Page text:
141 weeks, “Come Dance With Me!,” Feb. 9, 1959
120 weeks, “Frank Sinatra Sings for Only the Lonely,” Sept. 29, 1958
86 weeks, “Nice ‘n’ Easy,” Aug. 22, 1960
74 weeks, “No One Cares,” Aug. 24, 1959
73 weeks, “Strangers in the Night,” June 18, 1966
72 weeks, “Nothing But the Best,” May 31, 2008
71 weeks, “Come Fly With Me,” Feb. 3, 1958

The cast of Fox-TV’s “Glee” ups its sum of Billboard Hot 100 entries to five, as its covers of Celine Dion‘s “Taking Chances” (No. 54, 2007) and Queen‘s “Somebody to Love” (No. 13, 1977 and, with George Michael, No. 30, 1993) debut at Nos. 71 and 85, respectively. Previously, the troupe’s takes on “Don’t Stop Believin’ ” (Journey) peaked at No. 4, “Rehab” (Amy Winehouse) reached No. 98 and “Take a Bow” (Rihanna) bowed and peaked at No. 46. Anticipate a debut next week for the cast’s cover of Heart‘s “Alone,” featuring Emmy Award-winning actress Kristin Chenoweth …

Carrie Underwood‘s “Cowboy Casanova” gallops 96-11 on the Hot 100, fueled by a No. 8 start on Digital Songs, where it becomes her eighth top 10. Underwood ties Beyonce for second-most top 10s among women, trailing only Rihanna’s 12, since the chart’s data began contributing to the Hot 100 in February 2005 …

R. Kelly collects his 35th top 10 on R&B/Hip-Hop Songs, as “Number One,” featuring Keri Hilson, ascends 14-10. Kelly’s climb lifts him past one icon – Nat “King” Cole – and into a tie with another – Dinah Washington – for eighth-most top 10s since the chart originated in 1942. Fittingly, the Godfather of Soul, James Brown, leads all acts with 58 top 10s …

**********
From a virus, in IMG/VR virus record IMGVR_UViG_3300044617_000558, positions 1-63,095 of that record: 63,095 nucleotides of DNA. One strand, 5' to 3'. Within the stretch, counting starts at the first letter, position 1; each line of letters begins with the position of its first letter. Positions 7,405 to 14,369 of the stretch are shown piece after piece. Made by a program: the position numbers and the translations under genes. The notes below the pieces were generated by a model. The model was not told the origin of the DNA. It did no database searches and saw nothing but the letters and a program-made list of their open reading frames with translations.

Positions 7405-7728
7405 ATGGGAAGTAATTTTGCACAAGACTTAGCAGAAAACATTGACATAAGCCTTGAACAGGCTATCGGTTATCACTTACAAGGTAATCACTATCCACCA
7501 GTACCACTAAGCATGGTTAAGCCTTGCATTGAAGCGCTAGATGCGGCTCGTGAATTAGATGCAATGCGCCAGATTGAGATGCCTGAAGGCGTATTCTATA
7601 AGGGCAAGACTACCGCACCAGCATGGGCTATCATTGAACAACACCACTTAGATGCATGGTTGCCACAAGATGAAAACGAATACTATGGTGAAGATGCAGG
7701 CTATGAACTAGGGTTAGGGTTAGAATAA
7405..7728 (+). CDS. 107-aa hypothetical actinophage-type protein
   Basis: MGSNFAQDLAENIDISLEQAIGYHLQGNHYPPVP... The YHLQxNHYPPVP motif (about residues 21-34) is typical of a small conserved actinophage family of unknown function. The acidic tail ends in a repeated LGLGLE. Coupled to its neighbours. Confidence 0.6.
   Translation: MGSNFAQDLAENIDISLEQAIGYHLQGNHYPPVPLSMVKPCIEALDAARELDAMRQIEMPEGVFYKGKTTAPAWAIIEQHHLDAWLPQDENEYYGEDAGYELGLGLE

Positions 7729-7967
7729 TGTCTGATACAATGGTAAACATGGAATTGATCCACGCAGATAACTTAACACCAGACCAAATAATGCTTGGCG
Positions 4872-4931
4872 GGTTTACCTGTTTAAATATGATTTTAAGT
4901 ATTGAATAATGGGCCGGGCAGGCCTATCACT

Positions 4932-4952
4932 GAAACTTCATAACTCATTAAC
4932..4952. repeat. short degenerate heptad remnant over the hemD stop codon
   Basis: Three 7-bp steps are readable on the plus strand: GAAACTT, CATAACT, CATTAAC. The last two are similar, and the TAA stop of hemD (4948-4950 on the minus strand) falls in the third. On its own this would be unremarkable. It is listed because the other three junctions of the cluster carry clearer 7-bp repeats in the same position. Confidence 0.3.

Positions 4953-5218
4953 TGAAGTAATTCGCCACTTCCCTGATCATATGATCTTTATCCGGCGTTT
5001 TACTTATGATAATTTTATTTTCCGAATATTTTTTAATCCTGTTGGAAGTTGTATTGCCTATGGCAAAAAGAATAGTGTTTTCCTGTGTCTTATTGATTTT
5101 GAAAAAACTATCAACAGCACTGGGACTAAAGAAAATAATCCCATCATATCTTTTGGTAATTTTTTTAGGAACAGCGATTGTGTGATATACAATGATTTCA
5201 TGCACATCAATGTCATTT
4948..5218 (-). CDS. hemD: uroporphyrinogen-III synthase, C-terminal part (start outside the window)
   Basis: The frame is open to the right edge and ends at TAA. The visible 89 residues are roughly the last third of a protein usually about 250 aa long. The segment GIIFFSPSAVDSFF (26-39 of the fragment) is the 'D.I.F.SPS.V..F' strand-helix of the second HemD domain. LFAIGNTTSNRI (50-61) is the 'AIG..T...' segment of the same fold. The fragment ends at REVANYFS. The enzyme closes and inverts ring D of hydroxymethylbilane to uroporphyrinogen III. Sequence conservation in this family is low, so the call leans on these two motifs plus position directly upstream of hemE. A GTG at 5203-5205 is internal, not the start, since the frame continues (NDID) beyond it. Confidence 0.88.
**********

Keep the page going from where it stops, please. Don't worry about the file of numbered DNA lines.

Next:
Shakira notches her third career (and consecutive) No. 1 on Dance/Club Play Songs. “She Wolf” roars 2-1, equaling the chart-topping ranks of “Illegal,” featuring Carlos Santana, and “Beautiful Liar,” with Beyonce, both in 2007 …

She was carried onto “Late Night With David Letterman” last night (Sept. 30) on hockey sticks held by members of the New York Rangers and, this week, Madonna makes a notable, if somewhat less heralded, entrance on Latin Songs. “Celebration” debuts at No. 45, marking just her third entry on the list among her bounty of career hits. “You’ll See” reached No. 21 in 1996, and “American Life” rose to No. 43 in 2003.

(Among Madonna’s “Late Night” musings: her eight-year marriage to Guy Ritchie, and concurrent residency in England, coincided with George W. Bush’s U.S. presidency (“It was a good time to be out of America”); she’s not in any hurry to remarry (“I think I’d rather get run over by a train”); and, she’d never eaten New York pizza until yesterday (a drought ended when Letterman bought her a slice). Perhaps the segment’s warmest moment? Madonna reiterated past claims that she’d prefer not to be called “Madge,” due to it being a British colloquialism for a “boring, middle-aged housewife” and “majesty.” Countered Letterman, “I think there is some majesty in being a middle-aged housewife.” Madonna nodded knowingly, and the audience roared in agreeing applause).